Dr Petra Simic, Medical Director for Bupa UK Health Clinics,
26
July
2018
|
12:22
Europe/Amsterdam

How we can start to tackle a record high in severely obese children

Summary

New figures published by Public Health England (PHE) reveal a record number of 10- to 11-year-olds are severely obese. One in 25 10- to 11-year-olds are severely obese – up from one in 32 a decade ago.

Obesity puts you at greater risk of serious health issues, and the longer you’re overweight, the higher chance you have of developing a problem.

If a child is obese they are at greater risk of developing serious health problems later in life such as type 2 diabetes, heart disease and some types of cancer. However, in the short-term, obesity can put strain on their muscles and joints, and cause sleep problems such as snoring and sleep apnoea.

There are a number of things that can cause obesity in children, but the best way to tackle childhood obesity is to make lifestyle changes. These could include improving the quality of the foods they eat and increasing the amount of exercise they do.

Here are some tips to help your family eat more healthily:

  • Increase the amounts of vegetables, fruits and grains in your diet and cut down on fatty, salty and sugary foods.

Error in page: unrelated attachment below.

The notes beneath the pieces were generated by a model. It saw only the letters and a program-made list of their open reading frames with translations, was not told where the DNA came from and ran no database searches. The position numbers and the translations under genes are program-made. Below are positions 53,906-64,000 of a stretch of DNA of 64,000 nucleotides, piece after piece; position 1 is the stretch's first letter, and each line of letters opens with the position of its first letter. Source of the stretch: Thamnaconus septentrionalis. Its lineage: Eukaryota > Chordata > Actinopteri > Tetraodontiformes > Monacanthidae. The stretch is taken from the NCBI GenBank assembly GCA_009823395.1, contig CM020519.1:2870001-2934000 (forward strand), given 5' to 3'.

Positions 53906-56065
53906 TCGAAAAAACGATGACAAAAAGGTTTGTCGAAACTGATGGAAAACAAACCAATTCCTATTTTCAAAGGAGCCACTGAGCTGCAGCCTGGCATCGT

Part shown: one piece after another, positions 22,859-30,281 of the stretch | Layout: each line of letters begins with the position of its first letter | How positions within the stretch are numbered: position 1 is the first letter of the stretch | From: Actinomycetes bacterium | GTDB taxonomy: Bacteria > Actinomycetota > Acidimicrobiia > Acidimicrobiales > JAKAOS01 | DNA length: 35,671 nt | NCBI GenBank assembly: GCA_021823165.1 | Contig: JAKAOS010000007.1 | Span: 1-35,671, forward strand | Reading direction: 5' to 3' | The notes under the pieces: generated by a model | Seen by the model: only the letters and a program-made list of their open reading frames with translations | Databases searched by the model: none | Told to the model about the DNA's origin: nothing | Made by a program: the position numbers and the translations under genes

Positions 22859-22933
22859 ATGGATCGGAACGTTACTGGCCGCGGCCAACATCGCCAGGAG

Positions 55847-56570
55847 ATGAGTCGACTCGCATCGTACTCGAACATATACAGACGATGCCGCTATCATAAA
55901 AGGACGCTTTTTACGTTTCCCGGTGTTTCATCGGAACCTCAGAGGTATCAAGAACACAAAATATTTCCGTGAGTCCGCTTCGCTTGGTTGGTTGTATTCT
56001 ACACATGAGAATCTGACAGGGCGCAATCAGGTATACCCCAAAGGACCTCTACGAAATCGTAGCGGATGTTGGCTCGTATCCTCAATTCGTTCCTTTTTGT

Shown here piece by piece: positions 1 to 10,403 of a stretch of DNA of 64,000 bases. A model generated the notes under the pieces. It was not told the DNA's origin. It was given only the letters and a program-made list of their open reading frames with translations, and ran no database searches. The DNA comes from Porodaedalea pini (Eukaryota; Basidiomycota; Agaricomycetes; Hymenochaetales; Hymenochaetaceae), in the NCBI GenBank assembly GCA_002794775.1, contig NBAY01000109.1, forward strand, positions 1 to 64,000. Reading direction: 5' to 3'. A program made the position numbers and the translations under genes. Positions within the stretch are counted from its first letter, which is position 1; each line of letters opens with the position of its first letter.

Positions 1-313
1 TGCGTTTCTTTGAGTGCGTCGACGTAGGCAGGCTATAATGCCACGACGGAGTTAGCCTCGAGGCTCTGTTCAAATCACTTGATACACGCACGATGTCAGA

• Cut out sugary drinks altogether – offer water, semi-skimmed milk drinks (for over fives) or diluted fruit juice in moderation.
  • Add extra vegetables, beans or lentils to soups, stews, casseroles and pasta sauces.
  • If you’re meat eaters, opt for chicken and fish rather than red or processed meat.
  • Serve smaller portions and check packaging for the recommended serving. Using smaller plates may help – dinner plates we use today are much bigger than they were 20 or 30 years ago.
  • Sit down to eat as a family as often as you can and involve children in planning and preparing meals. This can help them to develop better eating habits and learn about healthy eating.

Here are some tips to help your child get active:

Children over the age of five need to do at least 60 minutes of moderate to vigorous physical activity every day. This can be all in one go or over a number of sessions of 10 minutes or more.

  • Try building activity into everyday life, such as walking or cycling to school and using stairs instead of the lift.
  • Involve your children in family jobs, such as walking the dog, washing the car or gardening.
  • Encourage your child to join classes or clubs for activities they enjoy, such as dancing, swimming or football.
  • Take part as a family: in walking, cycling, dancing or playing sports.
  • Cut down on the amount of time your child spends in front of any screen e.g. watching television, playing computer games or using a tablet. Try to limit this to less than two hours a day or 14 hours a week.
  • Make sure your child gets enough sleep – increasing physical exercise can help with this. Did you know that school-aged children (6–13 years) should get between nine and 11 hours sleep each night?